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3 Key Matchups: Seahawks At Giants

The Seahawks travel to New Jersey this weekend to take on the New York Giants in a building that is familiar to many Seattle players, coaches and fans.

The Seahawks (3-2) are looking to come off of their bye with another road victory, having won in Los Angeles prior to the break, while the Giants (1-5) are looking to build off of the momentum they gained last week in their first victory of the season.

If the Seahawks are going to come out on top to earn their fifth win at MetLife Stadium since 2011 (two over the Giants, one over the Jets and Super Bowl XLVIII), these are three key matchups that could make the difference in Sunday’s game:

1. Giants tight end Evan Engram vs. the Seahawks pass defense.

The Giants lost their two top receivers for the season earlier this month, and with Odell Beckham Jr. and Brandon Marshall both on injured reserve, New York leaned heavily on its running game last week, but also on rookie tight end Evan Engram.

When Eli Manning did look to throw last week, he almost always looked Engram’s direction, completing five passes for 82 yards and a touchdown. No other Giants pass-catcher had more than two catches or more than 15 receiving yards. Engram, a first-round pick out of Mississippi, ran a blazing 4.42-second 40-yard dash at the NFL scouting combine while checking in at 6-foot-3, 234 pounds making him a very difficult matchup for any defense. And it won’t just be Engram making things difficult. With the injuries at receiver, the Giants used more two tight-end sets last week, meaning the Seahawks will also see plenty of Rhett Ellison, who played for Pete Carroll at USC.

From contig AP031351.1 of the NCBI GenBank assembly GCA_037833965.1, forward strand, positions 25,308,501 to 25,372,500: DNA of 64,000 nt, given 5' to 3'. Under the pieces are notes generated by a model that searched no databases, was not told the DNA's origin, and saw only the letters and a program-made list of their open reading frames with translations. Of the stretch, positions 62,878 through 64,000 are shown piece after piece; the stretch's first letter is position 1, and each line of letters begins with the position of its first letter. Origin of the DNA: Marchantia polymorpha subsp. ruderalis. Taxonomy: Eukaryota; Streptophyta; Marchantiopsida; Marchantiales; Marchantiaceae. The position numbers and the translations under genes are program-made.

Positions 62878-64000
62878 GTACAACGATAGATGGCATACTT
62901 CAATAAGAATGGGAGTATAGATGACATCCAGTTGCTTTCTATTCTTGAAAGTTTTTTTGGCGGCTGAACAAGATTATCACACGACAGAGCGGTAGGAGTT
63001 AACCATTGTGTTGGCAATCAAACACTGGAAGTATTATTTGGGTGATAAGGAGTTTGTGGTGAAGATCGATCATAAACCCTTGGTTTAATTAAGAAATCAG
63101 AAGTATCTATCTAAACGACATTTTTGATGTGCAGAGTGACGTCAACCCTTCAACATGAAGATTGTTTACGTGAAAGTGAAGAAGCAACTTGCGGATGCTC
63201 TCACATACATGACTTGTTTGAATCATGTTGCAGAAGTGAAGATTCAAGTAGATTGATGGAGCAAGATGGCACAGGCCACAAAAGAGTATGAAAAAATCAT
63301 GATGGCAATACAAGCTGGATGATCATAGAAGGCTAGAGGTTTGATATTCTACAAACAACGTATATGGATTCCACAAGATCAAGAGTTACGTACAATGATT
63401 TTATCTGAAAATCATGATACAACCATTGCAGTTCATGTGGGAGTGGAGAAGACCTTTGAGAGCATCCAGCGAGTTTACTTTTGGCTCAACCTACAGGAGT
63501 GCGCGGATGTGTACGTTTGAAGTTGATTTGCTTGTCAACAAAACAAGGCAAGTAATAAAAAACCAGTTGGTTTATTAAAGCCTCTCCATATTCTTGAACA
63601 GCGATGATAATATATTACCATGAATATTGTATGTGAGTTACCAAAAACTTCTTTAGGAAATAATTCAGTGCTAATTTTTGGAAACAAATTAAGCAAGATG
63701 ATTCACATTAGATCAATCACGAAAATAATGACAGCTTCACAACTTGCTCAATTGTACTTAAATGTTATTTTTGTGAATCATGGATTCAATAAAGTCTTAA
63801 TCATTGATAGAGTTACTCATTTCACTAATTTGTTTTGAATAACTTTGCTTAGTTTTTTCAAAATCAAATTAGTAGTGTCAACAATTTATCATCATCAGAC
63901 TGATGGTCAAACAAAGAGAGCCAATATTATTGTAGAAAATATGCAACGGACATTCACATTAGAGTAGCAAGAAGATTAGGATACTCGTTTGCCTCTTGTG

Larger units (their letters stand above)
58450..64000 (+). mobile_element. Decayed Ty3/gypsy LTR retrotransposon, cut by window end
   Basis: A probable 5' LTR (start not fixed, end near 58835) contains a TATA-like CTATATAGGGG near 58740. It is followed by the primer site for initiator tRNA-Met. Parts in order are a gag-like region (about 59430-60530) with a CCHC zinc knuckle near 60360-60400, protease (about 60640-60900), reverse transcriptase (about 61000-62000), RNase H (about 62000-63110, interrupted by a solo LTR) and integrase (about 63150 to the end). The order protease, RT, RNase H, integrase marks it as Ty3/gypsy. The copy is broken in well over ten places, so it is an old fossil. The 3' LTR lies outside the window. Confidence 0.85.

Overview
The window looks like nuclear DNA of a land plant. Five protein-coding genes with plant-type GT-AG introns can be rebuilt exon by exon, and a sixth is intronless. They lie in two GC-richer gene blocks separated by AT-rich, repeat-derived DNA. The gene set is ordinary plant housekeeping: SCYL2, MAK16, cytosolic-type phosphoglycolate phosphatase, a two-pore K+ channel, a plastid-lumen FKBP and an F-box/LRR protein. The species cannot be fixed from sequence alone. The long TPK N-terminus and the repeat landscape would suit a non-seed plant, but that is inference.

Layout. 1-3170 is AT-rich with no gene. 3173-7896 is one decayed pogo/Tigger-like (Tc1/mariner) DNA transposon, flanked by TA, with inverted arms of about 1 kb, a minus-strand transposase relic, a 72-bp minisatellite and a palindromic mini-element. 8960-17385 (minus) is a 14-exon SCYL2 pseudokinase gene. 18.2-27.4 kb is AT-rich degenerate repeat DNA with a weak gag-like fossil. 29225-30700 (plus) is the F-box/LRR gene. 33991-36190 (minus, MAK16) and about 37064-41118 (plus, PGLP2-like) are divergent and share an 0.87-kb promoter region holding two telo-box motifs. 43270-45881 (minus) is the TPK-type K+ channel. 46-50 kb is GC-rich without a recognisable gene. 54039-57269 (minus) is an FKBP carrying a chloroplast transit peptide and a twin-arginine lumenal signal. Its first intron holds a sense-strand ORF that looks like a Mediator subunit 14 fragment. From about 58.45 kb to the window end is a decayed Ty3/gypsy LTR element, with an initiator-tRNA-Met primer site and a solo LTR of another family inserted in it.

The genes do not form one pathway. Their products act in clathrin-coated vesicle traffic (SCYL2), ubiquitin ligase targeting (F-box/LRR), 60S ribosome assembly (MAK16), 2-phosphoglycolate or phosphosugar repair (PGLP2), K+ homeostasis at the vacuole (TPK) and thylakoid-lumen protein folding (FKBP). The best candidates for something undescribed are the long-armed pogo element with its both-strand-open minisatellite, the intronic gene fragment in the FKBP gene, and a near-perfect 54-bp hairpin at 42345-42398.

“Engram is a fantastic prospect and he is leading them in receiving already,” Carroll said. “They have already trusted in him and he does a lot of stuff. There is a variety of things to do. (Tight end) Rhett Ellison is a terrific football player.  We have always admired Rhett’s play because he is tough and does everything: blocks and runs and catches and all that.  So they got a good group and they are loaded.”

And in this game, the tight end matchup could be big for both defenses. Jimmy Graham, who has 10 catches for 98 yards and a touchdown over the past two games, or Luke Willson, who has two touchdowns in the last three games, could be poised for a big day. Through six games, no team has given up more yards (432) or touchdowns (seven) to tight ends than the Giants.

2. DE Jason Pierre-Paul and Giants pass rush vs. Seahawks OL.

The Seahawks will make a change on their offensive line with left guard Luke Joeckel recovering from knee surgery, which makes a tough test against an aggressive pass rush even more difficult for Seattle. Both Mark Glowinski and Ethan Pocic are expected to see playing time at left guard, and whoever is in the game will be challenged by a Steve Spagnuolo-coached defense that is known for bringing pressure.